You don’t have to know many different types of dogs to appreciate what a canine can bring to your life. While some prefer to go to a shelter or new litter and see which pets stand out to them, it is important to understand the different types and the characteristics of each breed that falls within them. The following groups are based on the official list recognized by the American Kennel Club (AKC).

Sporting Dogs

The Sporting group features a collection of breeds that are utilized in small game and bird hunting. This type includes canines with a variety of temperaments and adaptations. Anyone interested in adopting a sporting dog will find everything from American Water Spaniels to English Setters and German Shorthaired Pointers.

Hounds

Hounds should not be confused with the Sporting group even though they serve a similar purpose. Breeds in this category were bred for hunting and are excellent scent trackers. They can follow the trail of their prey and show relentless determination and a high level of stamina while working. This group includes the English Foxhound, Beagle and Bloodhound.

Working Dogs

It would be unfair to say that breeds that do not fall under the Working group do not perform any kind of actual work. In fact many of the other groups include breeds that serve a valuable purpose. This group is reserved for larger canines that perform jobs, such as search and rescue, guarding and messenger work. The AKC recognizes the Alaskan Malamute, Newfoundland, Doberman, Boxer, Golden Retriever and many more as members of the Working group.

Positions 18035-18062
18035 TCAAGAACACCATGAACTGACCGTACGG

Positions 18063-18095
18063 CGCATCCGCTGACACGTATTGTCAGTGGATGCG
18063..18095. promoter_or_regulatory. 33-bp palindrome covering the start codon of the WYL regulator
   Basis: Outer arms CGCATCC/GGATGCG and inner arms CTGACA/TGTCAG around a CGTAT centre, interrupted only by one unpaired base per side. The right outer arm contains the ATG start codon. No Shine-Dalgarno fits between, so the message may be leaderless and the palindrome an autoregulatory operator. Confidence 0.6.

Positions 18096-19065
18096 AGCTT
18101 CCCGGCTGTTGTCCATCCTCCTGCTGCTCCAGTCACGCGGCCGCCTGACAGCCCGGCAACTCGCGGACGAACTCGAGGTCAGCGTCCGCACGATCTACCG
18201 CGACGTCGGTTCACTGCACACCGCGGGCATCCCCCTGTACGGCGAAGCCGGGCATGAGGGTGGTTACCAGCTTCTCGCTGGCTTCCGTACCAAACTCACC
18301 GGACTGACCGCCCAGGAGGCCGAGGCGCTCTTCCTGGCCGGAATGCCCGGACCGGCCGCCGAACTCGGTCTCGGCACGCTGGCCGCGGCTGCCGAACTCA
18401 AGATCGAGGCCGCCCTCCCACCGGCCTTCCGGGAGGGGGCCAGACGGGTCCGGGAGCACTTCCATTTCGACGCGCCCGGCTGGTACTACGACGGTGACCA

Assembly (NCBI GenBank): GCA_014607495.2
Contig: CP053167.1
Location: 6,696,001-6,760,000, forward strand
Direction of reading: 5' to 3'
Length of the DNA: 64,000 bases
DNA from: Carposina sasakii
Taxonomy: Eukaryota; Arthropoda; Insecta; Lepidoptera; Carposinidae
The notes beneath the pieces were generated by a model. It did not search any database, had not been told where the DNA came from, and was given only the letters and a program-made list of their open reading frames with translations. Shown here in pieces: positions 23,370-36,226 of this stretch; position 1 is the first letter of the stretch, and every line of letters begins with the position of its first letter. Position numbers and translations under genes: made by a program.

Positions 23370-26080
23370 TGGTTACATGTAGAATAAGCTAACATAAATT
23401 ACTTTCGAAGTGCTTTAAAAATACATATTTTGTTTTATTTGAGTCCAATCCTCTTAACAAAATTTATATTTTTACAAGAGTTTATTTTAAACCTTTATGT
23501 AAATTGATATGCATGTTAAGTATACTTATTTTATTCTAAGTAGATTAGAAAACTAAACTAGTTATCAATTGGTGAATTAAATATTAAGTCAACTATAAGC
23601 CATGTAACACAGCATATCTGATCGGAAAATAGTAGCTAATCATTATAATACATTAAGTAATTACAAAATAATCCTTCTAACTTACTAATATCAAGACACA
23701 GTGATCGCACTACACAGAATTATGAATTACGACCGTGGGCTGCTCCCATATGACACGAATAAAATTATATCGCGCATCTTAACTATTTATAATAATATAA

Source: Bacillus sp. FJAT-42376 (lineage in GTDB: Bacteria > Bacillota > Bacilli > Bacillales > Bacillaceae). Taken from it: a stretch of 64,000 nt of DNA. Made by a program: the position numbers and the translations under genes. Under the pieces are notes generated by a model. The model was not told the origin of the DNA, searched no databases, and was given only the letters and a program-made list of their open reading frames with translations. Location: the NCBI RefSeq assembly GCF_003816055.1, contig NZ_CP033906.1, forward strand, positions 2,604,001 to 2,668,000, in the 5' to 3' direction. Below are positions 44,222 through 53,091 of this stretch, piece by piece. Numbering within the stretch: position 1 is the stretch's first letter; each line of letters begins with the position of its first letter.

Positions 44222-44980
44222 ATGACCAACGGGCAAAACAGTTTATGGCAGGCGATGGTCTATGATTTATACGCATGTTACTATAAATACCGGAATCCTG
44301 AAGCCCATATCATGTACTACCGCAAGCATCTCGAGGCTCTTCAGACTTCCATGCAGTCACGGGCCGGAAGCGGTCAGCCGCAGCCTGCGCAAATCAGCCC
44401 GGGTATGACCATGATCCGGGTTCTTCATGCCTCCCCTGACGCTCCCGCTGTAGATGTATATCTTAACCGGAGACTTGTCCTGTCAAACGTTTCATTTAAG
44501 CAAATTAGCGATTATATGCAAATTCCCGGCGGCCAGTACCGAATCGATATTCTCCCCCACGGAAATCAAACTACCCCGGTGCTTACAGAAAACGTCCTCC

Terriers

Most breeds in the Terrier group are smaller in size but were still bred for an important task. This type of canine is skilled at hunting rodents and pests such as rats, mice, rabbits, weasels, foxes and otters. Owners would train them to enter holes and flush prey out. The word “terrier” is taken from the Latin word “terra,” which means “earth.” A few breeds in this group are large enough to be used as guard dogs. Popular examples include the Airedale Terrier, Scottish Terrier and Skye Terrier.

Toys

The Toy group contains the tiniest of all canines. These breeds are very small and are generally considered lap dogs. Some have been around since ancient times, where they provided companionship for their masters. A few were bred to be smaller versions of a larger hunting dog. Well-known toy breeds include the Chihuahua, Maltese and Pomeranian.

Non-Sporting Dogs

The Non-Sporting group is extremely varied and easily the most diverse of all breed groupings. This category includes many different types of dogs in a wide range of sizes that were bred for unique purposes. The AKC and CKC (Canadian Kennel Club) recognize the Non-Sporting group but other countries do not. Examples of AKC Non-Sporting dogs include the Bulldog, Dalmatian, American Eskimo and Chow Chow.

Herding Dogs

The Herding group is very popular, especially in rural regions. This collection of breeds includes high energy dogs that were made for controlling and guarding livestock. Although they had a defined purpose, many herding canines are favored today as family pets. This group includes breeds like the Australian Shepherd, Bearded Collie and Welsh Corgi.